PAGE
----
Abbott CEO: We’re sorry about the formula shortage. Here’s what we’re doing to fix it.

May 24, 2022

Robert Ford is chairman and chief executive of Abbott.

We at Abbott take great pride in helping people with diabetes check their glucose, providing critical coronavirus testing and making lifesaving heart devices. And yes, we take great pride in manufacturing nutrition and formula to feed America’s infants, including our most vulnerable. But the past few months have distressed us as they have you, and so I want to say: We’re sorry to every family we’ve let down since our voluntary recall exacerbated our nation’s baby formula shortage.

We believe our voluntary recall was the right thing to do. We will not take risks when it comes to the health of children. The data collected during the investigation, genetic sequencing, retained product samples and available product from the four complaints did not find any connection between our products and the four reported illnesses in children. However, the FDA’s investigation did discover a bacteria in our plant that we will not tolerate. I have high expectations of this company, and we fell short of them.

We know that some children have been hospitalized because of the lack of EleCare, a specialized formula for children who cannot digest other formulas and milks. Given their unique needs, children who lose access to it can require medical supervision until the formula is returned to the shelves. I will not mince words — this is tragic and heartbreaking, and it is consuming my thoughts and those of my colleagues.

Our highest priority is getting babies safe, quality formula they need as fast as possible. Our customers want to know when shelves will be full again, whether the product they’re buying is safe, what will prevent this from happening again, and what we’re doing to help parents now. So, here’s what we’re doing.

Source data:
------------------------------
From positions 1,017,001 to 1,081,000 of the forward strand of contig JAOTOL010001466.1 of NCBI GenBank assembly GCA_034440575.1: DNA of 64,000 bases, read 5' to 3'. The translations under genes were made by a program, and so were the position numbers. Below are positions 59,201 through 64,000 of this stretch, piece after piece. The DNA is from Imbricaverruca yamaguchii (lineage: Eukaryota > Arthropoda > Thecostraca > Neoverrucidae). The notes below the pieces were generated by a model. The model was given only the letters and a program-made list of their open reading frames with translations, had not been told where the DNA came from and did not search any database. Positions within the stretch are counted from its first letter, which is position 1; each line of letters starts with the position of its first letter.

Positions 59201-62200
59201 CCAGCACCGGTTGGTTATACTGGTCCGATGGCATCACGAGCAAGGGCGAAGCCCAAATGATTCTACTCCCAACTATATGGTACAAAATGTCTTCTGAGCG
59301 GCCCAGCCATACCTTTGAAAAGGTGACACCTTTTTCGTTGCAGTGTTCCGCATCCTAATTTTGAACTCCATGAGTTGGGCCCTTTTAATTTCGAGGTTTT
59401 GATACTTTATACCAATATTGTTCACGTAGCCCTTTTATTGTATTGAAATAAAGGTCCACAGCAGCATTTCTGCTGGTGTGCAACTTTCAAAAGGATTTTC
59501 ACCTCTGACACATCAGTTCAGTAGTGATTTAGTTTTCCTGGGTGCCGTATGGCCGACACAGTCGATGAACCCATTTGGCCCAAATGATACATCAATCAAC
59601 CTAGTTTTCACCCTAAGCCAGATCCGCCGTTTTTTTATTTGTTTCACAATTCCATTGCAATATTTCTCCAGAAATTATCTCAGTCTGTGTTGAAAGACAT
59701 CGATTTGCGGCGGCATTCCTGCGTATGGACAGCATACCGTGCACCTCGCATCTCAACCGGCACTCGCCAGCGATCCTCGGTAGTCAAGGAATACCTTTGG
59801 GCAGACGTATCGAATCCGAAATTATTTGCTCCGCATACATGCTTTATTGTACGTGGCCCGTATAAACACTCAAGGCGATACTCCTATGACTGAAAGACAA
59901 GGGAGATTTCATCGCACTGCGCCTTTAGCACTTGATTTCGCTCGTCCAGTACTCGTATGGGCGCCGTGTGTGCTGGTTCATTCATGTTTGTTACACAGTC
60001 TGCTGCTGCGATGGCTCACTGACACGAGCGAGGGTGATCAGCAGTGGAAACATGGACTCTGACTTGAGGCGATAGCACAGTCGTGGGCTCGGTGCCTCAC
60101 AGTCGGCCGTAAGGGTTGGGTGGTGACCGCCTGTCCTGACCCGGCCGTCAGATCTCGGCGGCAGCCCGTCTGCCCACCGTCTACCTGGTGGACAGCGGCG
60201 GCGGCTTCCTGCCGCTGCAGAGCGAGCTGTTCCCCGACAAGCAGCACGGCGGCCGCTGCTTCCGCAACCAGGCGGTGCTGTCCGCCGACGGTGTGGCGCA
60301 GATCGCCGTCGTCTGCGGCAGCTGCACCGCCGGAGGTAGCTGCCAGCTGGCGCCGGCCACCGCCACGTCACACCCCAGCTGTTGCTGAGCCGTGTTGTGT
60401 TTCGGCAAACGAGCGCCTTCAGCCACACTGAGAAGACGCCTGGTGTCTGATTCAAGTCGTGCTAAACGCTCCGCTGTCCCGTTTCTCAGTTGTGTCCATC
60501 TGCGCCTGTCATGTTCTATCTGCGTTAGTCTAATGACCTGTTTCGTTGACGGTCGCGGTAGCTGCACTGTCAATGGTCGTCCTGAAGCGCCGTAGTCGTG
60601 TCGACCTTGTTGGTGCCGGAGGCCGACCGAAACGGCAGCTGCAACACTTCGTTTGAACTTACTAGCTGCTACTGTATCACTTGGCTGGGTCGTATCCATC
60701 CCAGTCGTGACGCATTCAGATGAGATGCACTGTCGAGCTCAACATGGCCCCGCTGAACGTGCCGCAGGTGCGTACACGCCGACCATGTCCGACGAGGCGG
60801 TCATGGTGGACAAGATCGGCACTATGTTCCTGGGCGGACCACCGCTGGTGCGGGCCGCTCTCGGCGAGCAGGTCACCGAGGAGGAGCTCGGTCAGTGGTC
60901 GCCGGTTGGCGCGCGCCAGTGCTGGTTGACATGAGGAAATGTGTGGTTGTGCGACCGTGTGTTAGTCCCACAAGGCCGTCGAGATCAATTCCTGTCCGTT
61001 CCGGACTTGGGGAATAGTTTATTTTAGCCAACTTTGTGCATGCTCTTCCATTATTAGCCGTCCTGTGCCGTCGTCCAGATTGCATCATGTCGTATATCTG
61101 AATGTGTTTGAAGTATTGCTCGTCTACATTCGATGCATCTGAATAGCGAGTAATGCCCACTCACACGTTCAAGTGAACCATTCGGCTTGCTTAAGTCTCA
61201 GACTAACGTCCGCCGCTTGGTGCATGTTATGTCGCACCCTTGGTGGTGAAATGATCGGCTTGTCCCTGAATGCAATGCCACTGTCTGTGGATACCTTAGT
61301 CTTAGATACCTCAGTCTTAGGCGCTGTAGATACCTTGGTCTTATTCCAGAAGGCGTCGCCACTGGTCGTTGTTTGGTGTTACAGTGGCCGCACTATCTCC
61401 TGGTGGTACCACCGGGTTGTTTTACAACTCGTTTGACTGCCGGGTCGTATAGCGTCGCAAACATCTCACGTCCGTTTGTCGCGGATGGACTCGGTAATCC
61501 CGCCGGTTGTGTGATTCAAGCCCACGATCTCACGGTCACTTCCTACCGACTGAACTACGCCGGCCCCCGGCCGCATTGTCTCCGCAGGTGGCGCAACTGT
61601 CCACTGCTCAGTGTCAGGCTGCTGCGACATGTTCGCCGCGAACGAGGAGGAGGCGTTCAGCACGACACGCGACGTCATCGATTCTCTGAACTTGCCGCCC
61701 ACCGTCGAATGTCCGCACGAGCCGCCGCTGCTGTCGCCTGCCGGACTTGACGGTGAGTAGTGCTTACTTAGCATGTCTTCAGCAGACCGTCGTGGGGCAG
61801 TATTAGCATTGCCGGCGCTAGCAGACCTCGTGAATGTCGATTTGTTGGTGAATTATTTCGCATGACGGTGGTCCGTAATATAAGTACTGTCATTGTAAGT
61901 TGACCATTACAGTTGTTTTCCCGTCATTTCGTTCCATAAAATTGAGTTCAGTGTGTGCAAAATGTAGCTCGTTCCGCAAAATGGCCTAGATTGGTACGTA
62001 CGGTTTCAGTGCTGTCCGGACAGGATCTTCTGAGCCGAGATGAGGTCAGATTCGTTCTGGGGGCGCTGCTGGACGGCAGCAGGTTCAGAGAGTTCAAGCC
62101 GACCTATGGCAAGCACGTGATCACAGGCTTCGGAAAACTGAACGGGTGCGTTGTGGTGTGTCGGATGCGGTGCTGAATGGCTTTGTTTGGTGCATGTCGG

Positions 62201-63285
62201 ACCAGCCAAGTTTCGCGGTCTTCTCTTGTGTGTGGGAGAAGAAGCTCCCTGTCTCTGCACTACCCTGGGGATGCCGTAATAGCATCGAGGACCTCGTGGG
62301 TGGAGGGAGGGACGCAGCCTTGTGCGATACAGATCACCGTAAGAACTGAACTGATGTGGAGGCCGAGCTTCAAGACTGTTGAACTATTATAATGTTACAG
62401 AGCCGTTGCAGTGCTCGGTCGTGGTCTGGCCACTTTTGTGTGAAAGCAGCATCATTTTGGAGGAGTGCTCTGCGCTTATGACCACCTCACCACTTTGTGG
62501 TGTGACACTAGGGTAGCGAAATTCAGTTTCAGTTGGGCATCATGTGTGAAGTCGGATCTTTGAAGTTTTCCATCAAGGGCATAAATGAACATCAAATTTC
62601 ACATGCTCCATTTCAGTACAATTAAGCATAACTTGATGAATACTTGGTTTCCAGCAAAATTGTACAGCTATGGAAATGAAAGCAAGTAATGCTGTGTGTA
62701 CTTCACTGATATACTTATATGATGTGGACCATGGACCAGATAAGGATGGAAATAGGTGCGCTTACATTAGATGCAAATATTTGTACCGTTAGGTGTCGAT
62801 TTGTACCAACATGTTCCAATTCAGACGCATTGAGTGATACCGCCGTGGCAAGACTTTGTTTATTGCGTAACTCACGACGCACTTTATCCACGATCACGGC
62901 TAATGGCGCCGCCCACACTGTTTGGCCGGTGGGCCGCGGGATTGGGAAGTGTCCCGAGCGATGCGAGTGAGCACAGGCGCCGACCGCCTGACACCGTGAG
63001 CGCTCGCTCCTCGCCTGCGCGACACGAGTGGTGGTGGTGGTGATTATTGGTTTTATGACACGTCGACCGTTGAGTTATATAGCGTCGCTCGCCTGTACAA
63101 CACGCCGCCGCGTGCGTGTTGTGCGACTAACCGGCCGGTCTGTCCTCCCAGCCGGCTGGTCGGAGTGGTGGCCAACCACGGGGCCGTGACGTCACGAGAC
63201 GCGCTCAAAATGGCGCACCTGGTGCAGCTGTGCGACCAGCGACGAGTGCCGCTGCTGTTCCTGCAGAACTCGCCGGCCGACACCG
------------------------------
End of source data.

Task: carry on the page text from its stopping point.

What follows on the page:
First, for the families of those children hospitalized, we wish we could provide them the formula they need today and are working to identify ways to do so. We will prioritize EleCare when manufacturing resumes and get that out the door first. In the meantime, we’re establishing a $5 million fund that will be independently administered to help these families with medical and living expenses as they weather this storm.

Secondly, you can feel safe buying any Abbott product you find on the store shelves. What is available has passed rigorous inspections and is ready for your babies.

Third, we have been taking serious steps to relieve the supply crisis. We converted lines of our adult nutrition products at our Columbus, Ohio, plant to prioritize production of ready-to-feed liquid infant formula. And we have been air-shipping millions of cans of our most widely used powdered infant formula from an FDA-approved facility in Ireland to the United States since the recall.

As you may have heard, we also entered into a consent decree with the FDA related to our closed facility. This was a major step toward quickly and safely reopening. We expect we’ll be able to restart the facility by the first week in June. From the time we restart production at the site, it will take six to eight weeks before product is available on shelves. When we are operating our Michigan facility at full capacity, we will more than double our current production of powdered infant formula for the United States. By the end of June, we will be supplying more formula to Americans than we were in January before the recall.

Finally, we are making significant investments to ensure this never happens again. We plan to expand both capacity and redundancy. This will increase the nation’s formula supply and create the redundancy we need to never have to stop production of critical products such as EleCare again. And we will similarly invest in upgrading our safety and quality processes and equipment.

These steps we’re taking won’t end the struggles of families today. Some solutions will take weeks, others will take longer, but we will not rest until it is done. I will not rest. I want everyone to trust us to do what is right, and I know that must be earned back.

Read the full article at The Washington Post